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$$(\forall \epsilon>0)(\exists \delta>0)\rightarrow \left| f(x) - c \right|<\epsilon$$
well that proved it if you're going to zero, my bad
I don't think so
you don't think so what? That proves it for any finite x. The infinite proof is slightly different
constant is constant always it will not change anymore regarding a change of anything
change in climate doesnot change the position of a tree. it is constant.
so limit of a constant is constant always not zero
noufal i don't think you understand delta-epsilon proofs, with the wording of your response. And the limit of a constant is zero if the constant is zero.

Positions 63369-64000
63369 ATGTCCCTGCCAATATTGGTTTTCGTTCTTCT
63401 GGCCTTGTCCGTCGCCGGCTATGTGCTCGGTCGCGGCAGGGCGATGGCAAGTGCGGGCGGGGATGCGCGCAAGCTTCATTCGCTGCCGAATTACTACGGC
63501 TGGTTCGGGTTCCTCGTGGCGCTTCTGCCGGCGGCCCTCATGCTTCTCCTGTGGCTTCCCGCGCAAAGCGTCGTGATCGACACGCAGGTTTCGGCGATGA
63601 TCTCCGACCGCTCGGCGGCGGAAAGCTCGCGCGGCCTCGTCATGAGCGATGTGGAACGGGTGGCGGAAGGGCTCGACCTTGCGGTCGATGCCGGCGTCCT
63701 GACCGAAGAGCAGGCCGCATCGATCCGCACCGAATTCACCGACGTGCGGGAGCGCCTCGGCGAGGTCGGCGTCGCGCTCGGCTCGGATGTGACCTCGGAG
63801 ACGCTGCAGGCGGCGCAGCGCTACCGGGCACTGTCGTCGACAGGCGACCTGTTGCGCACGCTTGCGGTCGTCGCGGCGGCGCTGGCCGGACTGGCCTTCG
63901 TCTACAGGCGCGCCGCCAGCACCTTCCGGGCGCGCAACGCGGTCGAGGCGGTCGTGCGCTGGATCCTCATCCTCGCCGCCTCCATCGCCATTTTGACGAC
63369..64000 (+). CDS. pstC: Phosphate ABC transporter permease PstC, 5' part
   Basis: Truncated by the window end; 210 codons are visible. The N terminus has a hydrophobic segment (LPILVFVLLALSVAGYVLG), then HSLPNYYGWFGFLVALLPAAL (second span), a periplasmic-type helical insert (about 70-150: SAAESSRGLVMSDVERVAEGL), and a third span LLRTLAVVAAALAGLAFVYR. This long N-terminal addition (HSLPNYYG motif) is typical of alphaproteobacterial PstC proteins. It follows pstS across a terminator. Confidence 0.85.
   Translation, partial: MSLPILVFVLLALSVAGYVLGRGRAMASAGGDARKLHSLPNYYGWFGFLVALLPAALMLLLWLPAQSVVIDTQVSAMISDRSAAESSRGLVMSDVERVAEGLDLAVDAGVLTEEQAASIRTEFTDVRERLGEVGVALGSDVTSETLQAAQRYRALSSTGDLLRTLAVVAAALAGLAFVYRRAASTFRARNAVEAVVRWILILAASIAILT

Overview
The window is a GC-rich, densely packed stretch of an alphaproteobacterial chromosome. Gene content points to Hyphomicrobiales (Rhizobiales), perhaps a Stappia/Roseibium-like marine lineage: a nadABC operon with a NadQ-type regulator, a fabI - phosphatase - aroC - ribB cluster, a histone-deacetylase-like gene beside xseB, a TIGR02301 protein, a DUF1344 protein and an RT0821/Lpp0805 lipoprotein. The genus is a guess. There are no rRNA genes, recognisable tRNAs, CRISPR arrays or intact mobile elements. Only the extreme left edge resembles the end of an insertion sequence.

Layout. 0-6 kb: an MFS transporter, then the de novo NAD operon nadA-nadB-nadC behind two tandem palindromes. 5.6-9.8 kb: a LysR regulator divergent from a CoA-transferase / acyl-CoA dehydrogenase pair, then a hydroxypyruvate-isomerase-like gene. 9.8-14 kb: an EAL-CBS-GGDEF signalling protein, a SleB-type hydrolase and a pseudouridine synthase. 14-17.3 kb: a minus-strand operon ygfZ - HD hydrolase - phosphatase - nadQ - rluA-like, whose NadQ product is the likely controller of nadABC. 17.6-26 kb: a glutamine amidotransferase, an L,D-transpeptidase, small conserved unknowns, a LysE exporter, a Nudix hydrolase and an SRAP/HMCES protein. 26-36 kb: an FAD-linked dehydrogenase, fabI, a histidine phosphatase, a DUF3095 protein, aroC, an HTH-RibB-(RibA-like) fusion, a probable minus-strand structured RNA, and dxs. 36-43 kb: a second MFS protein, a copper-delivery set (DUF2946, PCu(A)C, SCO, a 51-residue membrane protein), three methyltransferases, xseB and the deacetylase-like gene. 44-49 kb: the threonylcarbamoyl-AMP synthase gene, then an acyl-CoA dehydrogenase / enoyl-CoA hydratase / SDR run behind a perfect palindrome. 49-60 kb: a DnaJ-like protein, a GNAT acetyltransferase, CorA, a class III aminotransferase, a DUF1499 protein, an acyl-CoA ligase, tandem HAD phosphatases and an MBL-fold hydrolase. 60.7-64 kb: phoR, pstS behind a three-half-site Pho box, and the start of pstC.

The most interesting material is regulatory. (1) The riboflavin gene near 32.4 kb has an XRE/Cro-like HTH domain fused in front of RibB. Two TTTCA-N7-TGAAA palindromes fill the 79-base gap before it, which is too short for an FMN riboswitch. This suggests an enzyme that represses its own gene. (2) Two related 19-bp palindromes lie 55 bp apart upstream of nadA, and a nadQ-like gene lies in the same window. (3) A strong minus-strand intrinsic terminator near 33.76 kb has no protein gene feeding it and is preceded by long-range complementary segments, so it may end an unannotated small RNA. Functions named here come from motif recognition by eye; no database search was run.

The limit of a constant as x approaches infinity is that constant. This can be shown using delta-epsilon.
which is what i proved above for finite x.
The infinite proof is:
\[(\forall \epsilon>0)(\exists N>0)(\forall x>N)(\left| f(x)-L \right|<\epsilon)\]
f(x) = C and L = C, so
\[\left| f(x)-L \right|=\left| C-C \right|=0<\epsilon\]
so any x>N may be chosen to satisfy the proof.